Poems for V.14

Voice Card  -  Volume 14  -  Stuart Card Number 4  -  Fri, Jun 1, 1990 7:02 AM

In this installment of The Body Bestiary, we return to the grand antagonist of this fairy tale world, The Duchess of Moisture.

The first poem I will share with you is a dialogue between her and the one she loves, Moonlight. The poem is entitled "A Reminiscence of Early Loves: Why Moonlight Moves Across the Sky".

(Once again, you'll want to expand the text field to full screen so that the lines of poetry don't get smooshed up):

Duchess: That long, still-sweetening memory -- as my army defined
Itself and gathered round me mottled and sieve-
Like as a mackerel sky, I took you to my castle, mine;
I led you. . . my archers woman the walls, my slaves
The elves sing, as you touch the folds of my skin. . . ; oh,
All this I remember now like yesterday. . ."
Moonlight: I loved you, when I first saw you through the bowed Branches as you slept and I thought, "just to lay Alongside you!"; I loved the way your skin scent, Like ferns in the summer forest, soothed my shrill Voices shouting, "Homeward, I'm coming"; so I went I go, among night skies looking for the will

To stop, rest; I felt that in your arms. . .

Duchess: So come, love, come, and let me kiss away your storms. . .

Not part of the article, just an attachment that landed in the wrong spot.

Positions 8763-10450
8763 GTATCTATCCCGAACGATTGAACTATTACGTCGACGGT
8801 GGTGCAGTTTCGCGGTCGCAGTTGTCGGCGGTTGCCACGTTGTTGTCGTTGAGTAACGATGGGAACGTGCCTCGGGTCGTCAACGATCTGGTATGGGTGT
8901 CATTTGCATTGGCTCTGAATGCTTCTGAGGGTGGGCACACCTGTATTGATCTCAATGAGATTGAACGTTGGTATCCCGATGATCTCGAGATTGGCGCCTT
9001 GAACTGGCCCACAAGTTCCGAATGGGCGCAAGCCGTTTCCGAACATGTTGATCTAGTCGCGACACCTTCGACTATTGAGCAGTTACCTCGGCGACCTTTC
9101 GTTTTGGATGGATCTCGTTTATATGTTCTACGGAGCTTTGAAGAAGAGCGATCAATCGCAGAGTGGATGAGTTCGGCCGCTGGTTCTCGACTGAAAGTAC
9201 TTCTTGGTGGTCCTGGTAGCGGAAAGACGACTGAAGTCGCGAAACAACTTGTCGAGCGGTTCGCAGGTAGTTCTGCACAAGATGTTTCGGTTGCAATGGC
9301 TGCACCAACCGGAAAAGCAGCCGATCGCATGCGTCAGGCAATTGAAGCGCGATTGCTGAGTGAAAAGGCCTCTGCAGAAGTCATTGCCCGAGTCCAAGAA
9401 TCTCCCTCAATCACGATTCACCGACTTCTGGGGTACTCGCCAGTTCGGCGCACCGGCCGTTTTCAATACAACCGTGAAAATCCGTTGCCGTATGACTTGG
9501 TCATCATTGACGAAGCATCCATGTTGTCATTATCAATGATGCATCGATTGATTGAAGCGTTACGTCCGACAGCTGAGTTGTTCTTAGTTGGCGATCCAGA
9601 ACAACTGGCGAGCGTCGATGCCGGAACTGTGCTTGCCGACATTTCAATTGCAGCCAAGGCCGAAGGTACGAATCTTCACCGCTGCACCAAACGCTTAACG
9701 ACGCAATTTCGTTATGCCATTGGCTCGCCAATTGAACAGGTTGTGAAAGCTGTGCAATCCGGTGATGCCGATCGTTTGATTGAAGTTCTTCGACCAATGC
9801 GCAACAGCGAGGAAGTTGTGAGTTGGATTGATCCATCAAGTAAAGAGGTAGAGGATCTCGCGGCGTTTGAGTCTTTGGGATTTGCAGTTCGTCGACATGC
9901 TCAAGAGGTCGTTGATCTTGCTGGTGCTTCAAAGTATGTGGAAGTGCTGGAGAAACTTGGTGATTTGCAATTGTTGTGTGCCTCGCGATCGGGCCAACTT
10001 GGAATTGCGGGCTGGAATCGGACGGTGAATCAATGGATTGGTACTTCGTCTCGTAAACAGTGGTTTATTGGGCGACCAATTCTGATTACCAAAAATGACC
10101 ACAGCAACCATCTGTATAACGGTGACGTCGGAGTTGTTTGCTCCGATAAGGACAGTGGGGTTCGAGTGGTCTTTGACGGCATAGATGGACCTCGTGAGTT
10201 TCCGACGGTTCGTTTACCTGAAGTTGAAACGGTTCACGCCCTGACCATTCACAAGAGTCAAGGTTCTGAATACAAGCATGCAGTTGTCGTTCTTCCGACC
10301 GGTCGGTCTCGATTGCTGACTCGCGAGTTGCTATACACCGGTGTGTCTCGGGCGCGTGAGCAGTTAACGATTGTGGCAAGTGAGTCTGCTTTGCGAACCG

The next poem in the sequence is all written in The Duchess of Moisture's voice. Much of the motive force for much of the action in this fairy tale world occurs when Moonlight abandons The Duchess for another, The Princess Waterfall. In the following poem, The Duchess of Moisture tells the narrator of the sequence, Uncle Caterpillare "How She Fell in Love With and Grew to Hate Moonlight":

"I couldn't stand my love loving someone
Other than me; I can't unfasten the stays
Of my love, my burning for this anti-sun;
I can't for all my tide's longing. . . ; O, the ways
Of moonlight -- I remember when I let
The lambent seashore sigh of us rise -- sing
Your dirge of desire, Weaver; my wet
Body stroked by him, I loved, in the swaying
Concupiscence of rain, as my return; how
Could you know such sweetness? He lay me down and kissed
The slit that rings my thighs -- how could you know,
Weaver, hidden by morning, my summoned mist,
His entering -- how could you know the first time?. . .
Well, I'm not some schoolyard whore. . . he is mine. . ."